Connor Walsh

Connor Walsh had two ambitions in his teens: to be a Fleet Street journalist and to come up with the business idea that would make him rich.

He succeeded at the first – and never gave up on the second.

After National Service in the RAF, Connor, who died 5 September, aged 77, worked in his native Leeds variously as a personal assistant to a business tycoon, on a fruit and veg stall, as a tailor’s assistant and a hosiery salesman.

He was sending news stories to the Leeds Guardian, and his cuttings plus an imaginative CV got him a job on the Barnsley Chronicle.

He soon moved on and found himself on the South London Observer. In a panic, because he’d rather exaggerated his experience to get the job, he wrote to his friend Keith Waterhouse, with whom he went to school, for advice.

Waterhouse, who had been in Fleet Street for two months, typed him a long letter telling him all he had learned.

According to Waterhouse, Connor cut his letter up into paragraphs, pasted each on to a sheet of copy paper and sent them all off to The Writer magazine as a series on how to be a reporter.

Connor went on to set up a news agency in south London. It thrived but, aged 30 with a wife and two growing children to support, he opted for the security of the chief crime reporter’s berth on the Sunday Pictorial.

Connor wrote terrible things about London’s crime bosses – and the worse he made them sound, the more they loved him. He had discovered his gift for public relations.

He set up a small PR business and, thanks to his crime reporter’s contacts, soon had several clients in Soho.

One was the Windmill Theatre, famed for its nudes. In those days, they had to keep perfectly still on stage and the Windmill put on a series of elaborate setpiece tableaux.

Connor wanted a story to get his client into the papers and one night when he was in the wings a mouse ran across the stage, the girls shrieked, the tableau collapsed and the story made every paper in the land.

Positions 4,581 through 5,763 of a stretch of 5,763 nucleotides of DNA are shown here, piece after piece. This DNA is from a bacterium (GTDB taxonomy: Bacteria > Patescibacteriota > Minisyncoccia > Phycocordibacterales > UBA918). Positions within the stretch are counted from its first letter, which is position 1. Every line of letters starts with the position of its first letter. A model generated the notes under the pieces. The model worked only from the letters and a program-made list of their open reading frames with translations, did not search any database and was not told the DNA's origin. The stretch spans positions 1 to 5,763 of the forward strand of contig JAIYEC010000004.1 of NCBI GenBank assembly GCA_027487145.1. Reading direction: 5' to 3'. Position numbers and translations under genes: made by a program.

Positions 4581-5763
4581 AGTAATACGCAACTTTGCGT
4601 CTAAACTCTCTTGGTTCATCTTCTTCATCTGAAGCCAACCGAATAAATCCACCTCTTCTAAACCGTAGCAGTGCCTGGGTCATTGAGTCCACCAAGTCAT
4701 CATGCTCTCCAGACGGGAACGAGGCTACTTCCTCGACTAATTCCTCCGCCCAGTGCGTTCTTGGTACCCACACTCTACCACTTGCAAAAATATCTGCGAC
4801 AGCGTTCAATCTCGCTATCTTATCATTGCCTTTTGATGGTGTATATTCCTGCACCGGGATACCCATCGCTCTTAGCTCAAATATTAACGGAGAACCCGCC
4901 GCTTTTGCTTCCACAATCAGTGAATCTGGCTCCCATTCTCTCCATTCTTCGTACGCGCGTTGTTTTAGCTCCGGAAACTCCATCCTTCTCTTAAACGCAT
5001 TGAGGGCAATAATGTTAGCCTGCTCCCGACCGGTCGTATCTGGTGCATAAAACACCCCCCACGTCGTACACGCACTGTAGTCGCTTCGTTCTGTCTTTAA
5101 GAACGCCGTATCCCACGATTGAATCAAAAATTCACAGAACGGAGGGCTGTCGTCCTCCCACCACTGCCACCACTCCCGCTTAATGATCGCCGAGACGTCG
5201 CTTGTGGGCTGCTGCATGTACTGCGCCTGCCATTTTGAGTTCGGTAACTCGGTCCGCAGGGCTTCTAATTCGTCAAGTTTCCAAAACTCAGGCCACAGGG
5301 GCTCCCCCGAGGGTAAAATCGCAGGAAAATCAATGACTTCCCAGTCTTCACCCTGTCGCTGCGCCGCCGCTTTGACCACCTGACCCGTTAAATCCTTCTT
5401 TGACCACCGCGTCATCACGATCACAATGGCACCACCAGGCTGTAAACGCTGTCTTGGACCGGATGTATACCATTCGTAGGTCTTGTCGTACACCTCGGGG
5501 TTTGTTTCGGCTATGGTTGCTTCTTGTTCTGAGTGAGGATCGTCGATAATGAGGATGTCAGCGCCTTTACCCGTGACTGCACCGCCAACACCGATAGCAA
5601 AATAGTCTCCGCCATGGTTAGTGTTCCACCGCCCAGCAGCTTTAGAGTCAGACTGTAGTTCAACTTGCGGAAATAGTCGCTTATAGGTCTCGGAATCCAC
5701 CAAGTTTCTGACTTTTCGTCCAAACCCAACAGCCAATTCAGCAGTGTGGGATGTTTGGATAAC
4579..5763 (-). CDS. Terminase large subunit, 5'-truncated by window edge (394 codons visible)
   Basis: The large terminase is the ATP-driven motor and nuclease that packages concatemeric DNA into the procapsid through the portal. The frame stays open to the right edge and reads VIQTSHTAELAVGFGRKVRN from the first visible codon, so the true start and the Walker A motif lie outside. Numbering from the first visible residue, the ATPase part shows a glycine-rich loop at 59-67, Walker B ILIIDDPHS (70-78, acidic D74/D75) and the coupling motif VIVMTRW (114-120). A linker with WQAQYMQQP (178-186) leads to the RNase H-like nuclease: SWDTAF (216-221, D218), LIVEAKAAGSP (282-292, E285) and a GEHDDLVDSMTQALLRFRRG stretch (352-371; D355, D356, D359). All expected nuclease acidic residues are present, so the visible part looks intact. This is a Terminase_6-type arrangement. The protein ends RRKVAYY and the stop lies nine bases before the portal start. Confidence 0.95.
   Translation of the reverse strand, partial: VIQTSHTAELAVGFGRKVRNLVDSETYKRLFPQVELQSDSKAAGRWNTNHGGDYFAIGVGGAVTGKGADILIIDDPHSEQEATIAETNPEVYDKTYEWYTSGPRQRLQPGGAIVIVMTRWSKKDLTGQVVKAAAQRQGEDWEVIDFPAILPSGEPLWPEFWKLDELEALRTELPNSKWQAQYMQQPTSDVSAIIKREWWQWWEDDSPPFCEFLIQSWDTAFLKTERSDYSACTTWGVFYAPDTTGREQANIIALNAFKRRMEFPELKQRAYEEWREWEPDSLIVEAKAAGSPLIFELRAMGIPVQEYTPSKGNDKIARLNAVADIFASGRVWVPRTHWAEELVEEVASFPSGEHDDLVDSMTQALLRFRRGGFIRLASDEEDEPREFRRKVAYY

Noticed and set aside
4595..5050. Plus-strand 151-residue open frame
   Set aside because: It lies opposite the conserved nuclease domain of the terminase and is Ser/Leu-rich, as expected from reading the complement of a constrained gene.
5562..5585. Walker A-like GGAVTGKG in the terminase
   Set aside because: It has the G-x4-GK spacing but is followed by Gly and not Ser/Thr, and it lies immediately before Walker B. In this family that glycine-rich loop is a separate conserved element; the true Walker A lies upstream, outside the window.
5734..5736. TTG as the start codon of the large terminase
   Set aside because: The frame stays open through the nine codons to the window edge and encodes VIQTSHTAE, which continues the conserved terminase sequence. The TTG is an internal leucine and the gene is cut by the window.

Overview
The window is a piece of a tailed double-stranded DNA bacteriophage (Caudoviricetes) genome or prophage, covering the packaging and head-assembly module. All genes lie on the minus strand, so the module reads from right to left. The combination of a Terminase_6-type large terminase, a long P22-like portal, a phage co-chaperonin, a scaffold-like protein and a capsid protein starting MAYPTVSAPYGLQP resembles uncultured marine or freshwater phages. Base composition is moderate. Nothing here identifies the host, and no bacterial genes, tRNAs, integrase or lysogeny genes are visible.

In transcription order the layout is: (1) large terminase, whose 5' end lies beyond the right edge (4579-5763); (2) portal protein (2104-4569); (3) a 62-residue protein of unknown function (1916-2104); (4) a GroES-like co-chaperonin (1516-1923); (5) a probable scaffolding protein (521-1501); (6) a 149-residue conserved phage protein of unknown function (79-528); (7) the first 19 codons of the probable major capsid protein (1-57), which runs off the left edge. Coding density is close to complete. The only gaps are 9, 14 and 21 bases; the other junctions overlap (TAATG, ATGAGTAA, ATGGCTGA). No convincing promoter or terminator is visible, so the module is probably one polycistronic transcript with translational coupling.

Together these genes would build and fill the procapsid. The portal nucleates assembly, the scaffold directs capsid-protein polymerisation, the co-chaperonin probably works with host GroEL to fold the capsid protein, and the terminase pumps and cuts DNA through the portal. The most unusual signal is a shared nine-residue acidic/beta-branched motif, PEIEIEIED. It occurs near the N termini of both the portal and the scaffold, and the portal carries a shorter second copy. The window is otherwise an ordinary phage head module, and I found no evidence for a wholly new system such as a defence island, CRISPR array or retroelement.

Connor next joined the Daily Sketch and became the star feature writer.

America’s Playboy magazine, launched in the Fifties, was selling well over here, giving Connor the idea for a British rival combining fine writing with tasteful glamour shots.

He called it King and persuaded another Soho PR client to fund it. But after the first issue his backer decided the pictures were too tame and withdrew his money.

Connor begged and borrowed to keep the magazine going. With top name writers including Peter Cook, Bryan Forbes, Bob Monkhouse, John Sandilands, Bill Sinclair and Keith Waterhouse it was gaining a respectable circulation – until the launch of Mayfair magazine, with much raunchier pictures.

And so after nine monthly issues Connor closed King and sold the title to Mayfair.

He moved on, joining The Sun, and next Associated Newspapers’ paid-for Weekend magazine. Former colleagues there remember him with affection for the expensive cakes he handed round when he was late back from lunch after negotiating another business deal.

One of his more successful wheezes was writing ‘alternative’travel brochures for a small holiday company with warts-and-all descriptions – such as ‘100 yards from beach and 200 yards from main runway. Perfect for sun-loving planespotters”.

One of his biggest turkeys was a hangover cure. It was pure fructose, nicely packaged and set to be sold in vending machines in pubs when a Sunday paper ran a piece saying it was nothing but sugar. That was close enough to the truth to leave Connor with a spare bedroom packed to the ceiling with industrial quantities of unsaleable fructose.

Seeking an alternative use for his vending machines, Connor hit on paper knickers. But they never took off

His final Fleet Street home was the Daily Mirror. There he had the then original idea for the paper’s first TV section and ran it for several years.

In retirement, Connor moved to the South coast with his second wife Marion.

Former friends and colleagues will remember him as a gentleman and a generous man, benign, softly spoken, well-rounded in every sense and wielding a cigarette holder. We will always be glad that we were able to call him a friend.

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